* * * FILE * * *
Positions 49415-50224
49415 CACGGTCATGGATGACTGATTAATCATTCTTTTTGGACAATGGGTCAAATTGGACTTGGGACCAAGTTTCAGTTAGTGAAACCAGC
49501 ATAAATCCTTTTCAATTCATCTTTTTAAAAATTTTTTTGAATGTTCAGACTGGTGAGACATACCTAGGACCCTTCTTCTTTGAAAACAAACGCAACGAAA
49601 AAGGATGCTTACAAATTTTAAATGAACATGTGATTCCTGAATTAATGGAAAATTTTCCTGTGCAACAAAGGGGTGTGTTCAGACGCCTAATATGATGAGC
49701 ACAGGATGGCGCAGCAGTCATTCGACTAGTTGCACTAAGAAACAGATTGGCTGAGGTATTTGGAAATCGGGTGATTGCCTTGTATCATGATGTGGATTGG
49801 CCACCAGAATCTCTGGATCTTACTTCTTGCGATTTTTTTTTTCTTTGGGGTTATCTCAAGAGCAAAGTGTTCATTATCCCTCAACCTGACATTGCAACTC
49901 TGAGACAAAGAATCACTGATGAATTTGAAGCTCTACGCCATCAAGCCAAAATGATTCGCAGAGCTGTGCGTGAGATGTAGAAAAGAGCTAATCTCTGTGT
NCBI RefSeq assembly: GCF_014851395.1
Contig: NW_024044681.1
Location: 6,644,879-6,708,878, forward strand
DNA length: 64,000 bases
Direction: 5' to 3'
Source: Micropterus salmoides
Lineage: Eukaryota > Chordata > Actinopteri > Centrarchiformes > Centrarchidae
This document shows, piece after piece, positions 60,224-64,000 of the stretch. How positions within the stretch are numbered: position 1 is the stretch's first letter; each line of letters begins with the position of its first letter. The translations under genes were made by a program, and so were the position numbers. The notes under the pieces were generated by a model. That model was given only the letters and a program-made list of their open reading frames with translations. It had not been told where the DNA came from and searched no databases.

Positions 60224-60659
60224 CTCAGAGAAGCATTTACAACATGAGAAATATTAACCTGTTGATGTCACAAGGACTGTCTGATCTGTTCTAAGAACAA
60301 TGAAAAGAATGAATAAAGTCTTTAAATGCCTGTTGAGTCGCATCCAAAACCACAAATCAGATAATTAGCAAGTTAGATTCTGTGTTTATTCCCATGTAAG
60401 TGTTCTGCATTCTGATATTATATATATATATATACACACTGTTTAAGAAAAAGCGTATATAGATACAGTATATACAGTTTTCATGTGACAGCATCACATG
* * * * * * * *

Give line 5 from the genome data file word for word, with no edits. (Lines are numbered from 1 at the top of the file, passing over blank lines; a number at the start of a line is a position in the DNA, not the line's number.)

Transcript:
49701 ACAGGATGGCGCAGCAGTCATTCGACTAGTTGCACTAAGAAACAGATTGGCTGAGGTATTTGGAAATCGGGTGATTGCCTTGTATCATGATGTGGATTGG